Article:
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Finding My Role

Taylor Krauss

Rwanda has become my second home over the last few years. As a filmmaker I’ve been documenting the atrocities that have taken place in this part of the world – including the Democratic Republic of Congo – but it wasn’t until a few months ago that I realized the profound effect that my gender was having on my experiences here in Africa.

Researchers and filmmakers passing through Rwanda often approach me for advice or my services as a video journalist. Recently, after advising on a piece about women in Rwanda, I offered to film for the team, but received a surprising reply. They thanked me for my offer, but insisted that a woman would only "fully open up" to another woman, and that a female camera operator who could identify with the subject was needed to draw out the kind of stories they were seeking. The producer asked me if I could really imagine a woman who had been violated ever wanting to speak about sexual assault with a man?

To be honest, although I understood their point, I found myself becoming a bit defensive. I persisted. I had filmed survivors of sexual violence in the DRC for VDay, and I’ve been filming testimonies of genocide survivors in Rwanda for several years, many of whom had shared their rape experiences with me. I had found that what matters most is not gender, but how one listens. Surely, a woman can be as insensitive as a man can be, I reasoned. But their decision was final – I was disqualified as a man – and for the first time, I experienced what women have always had to endure in the workplace. I had hit a gender ceiling.

Months later, Eve Ensler – who had allowed me to accompany her on earlier work in the DRC – invited me to film a special "Break The Silence" day in Bukavu (a city in Eastern DRC) where women publicly disclosed their stories of rape for the first time. Due to my recent rejection, I was feeling especially self-conscious as a male and gingerly placed my microphone before each woman testified. As awkward as I felt, however, these Congolese women didn’t seem to be phased by my gender as they shared the most intimate, horrifying stories.

Never before had I heard stories of rape and violence as atrocious and disturbing as I heard that day. Cannibalism, disfigurement, mental abuse, unimaginably demented sexual violence. Listening to these female survivors, I felt ashamed to be a man – ashamed, especially, to think that I, too, might be capable of such actions. I tried to hide behind my camera, hoping others would forget I was there. I tried to hold back my tears, but could not.

Any distance was impossible. The horrors coming through my headphones were inescapable. One woman described being gang raped as a newlywed, and was told by the rapists that she belonged to all men, not merely her husband. They beat her so violently during the months of sexual slavery that now, she could hardly focus her eyes without excruciating pain. Another woman was trapped in shame and loneliness, unable to share with her own husband that she was raped a third time, for fear that he would leave her. Another woman living with HIV is reminded of her history every day when she takes her medicine. And still another showed us the prosthesis she now wears after a rapist dislocated her leg.

The woman with the prosthesis walked with difficulty and could not climb the stairs as she was leaving. I went to her and extended my hand. She took my arm and we proceeded together. And finally, in her gesture of trust, I felt that it was OK for me to be there, that I was forgiven for being a man. Afterward, in the car with Eve, the floodgates opened within me, bringing yelps and sobs from deep within. My body shuddered, I could not control myself – Eve and the others comforted me, familiar with this helplessness I was feeling, the overwhelming sense of defeat and falling apart.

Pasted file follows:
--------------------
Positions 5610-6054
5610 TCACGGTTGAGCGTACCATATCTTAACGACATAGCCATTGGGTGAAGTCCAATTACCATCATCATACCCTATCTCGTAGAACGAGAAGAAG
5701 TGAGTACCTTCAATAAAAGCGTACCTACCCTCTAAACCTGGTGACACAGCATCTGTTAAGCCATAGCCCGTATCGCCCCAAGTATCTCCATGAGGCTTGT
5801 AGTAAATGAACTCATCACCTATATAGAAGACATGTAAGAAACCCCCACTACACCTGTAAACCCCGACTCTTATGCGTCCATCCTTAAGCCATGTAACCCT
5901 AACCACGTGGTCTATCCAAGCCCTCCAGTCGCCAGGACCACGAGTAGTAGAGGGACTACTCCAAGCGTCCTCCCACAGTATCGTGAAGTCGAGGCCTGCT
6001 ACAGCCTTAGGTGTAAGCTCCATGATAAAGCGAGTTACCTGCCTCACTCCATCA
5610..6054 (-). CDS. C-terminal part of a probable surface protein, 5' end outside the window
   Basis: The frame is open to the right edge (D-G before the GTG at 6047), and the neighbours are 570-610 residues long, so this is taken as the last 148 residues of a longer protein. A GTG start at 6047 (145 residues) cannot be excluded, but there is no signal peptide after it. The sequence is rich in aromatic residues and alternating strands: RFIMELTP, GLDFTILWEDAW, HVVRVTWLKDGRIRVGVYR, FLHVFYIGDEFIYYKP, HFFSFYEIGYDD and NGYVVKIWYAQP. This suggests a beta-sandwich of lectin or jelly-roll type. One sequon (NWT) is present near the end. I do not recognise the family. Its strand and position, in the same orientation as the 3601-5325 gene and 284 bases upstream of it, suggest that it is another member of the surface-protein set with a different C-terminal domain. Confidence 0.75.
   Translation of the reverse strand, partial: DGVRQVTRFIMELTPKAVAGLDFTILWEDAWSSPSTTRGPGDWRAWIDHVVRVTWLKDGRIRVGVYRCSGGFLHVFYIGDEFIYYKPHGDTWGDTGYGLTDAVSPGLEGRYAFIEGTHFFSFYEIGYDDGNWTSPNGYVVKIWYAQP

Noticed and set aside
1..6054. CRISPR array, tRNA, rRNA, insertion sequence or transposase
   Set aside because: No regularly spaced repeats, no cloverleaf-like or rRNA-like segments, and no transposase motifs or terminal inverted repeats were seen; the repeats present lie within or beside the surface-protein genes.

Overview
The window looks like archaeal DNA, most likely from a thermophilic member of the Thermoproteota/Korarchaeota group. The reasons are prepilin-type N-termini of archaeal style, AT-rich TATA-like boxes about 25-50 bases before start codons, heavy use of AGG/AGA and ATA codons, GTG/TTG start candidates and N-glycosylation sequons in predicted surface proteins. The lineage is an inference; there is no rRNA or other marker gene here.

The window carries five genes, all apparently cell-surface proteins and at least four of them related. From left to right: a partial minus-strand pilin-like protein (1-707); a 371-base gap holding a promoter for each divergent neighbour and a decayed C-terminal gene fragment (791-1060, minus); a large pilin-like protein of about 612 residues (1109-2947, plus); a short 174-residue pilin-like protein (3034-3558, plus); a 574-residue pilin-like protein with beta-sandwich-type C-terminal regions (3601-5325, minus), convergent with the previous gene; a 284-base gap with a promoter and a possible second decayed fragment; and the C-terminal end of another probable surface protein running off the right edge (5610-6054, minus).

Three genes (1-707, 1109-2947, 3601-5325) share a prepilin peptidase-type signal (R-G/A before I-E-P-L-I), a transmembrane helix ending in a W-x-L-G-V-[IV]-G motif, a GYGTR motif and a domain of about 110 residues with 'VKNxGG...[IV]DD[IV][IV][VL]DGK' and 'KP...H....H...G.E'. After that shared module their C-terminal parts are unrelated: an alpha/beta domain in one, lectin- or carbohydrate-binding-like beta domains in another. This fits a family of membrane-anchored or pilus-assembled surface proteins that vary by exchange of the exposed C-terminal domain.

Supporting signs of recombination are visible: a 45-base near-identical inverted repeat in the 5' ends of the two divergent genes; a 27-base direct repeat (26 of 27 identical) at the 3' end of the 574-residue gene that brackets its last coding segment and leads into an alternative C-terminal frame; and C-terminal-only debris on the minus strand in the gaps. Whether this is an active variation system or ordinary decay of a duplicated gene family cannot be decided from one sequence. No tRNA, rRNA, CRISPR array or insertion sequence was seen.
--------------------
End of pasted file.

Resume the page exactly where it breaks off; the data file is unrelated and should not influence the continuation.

I woke up the next morning barely able to move, sweating, achey, as if poisoned by the stories I had heard. That day, unable to stand up, I needed to film from a chair. I was finally beginning to understand – to experience with my own body – what breaking the silence was doing in Congo.

These women needed to share. Each expressed the hope that her stories would help to affect change, but also her gratitude for the time we spent together. I understand the importance of the very act of listening to those who choose to speak out, while so many still cannot. Where others pushed me away, Eve has brought me closer. She affirmed there is a place for men to participate.

People ask me about my work in Rwanda, if women ever talk to me about rape while presenting their testimonies. Perhaps it's because I'm a man, and not in spite of it, that I can answer yes. For every woman who breaks the silence, there needs to be someone to listen, and there are many of us ready to listen. I know as a man, that I too have a role in this.

I will not take part in the silence.

Taylor Krauss, born in Phoenix, Arizona, is an independent documentary
filmmaker who has worked for various media networks including the Associated
Press, BBC, Discovery, PBS, and HBO. He trained under Ken Burns while
working as an associate producer on the seven-part series *The War*, about
the American experience of the Second World War. [Krauss has worked on
various human rights films on subjects ranging from Rwandan media, refugees,
healthcare, illegal immigration, sexual violence, global human smuggling and
trafficking, and the genocide in Darfur.] He graduated from Yale University
in 2002, with a degree in Film Studies. As a founder of *Voices of Rwanda*,
a not-for-profit dedicated to recording and preserving testimonies of
eyewitnesses to the 1994 Rwanda genocide, Taylor splits his time between
Kigali, Rwanda, and Brooklyn, NY. For more information about *Voices of
Rwanda* please visit www.VoicesOfRwanda.org

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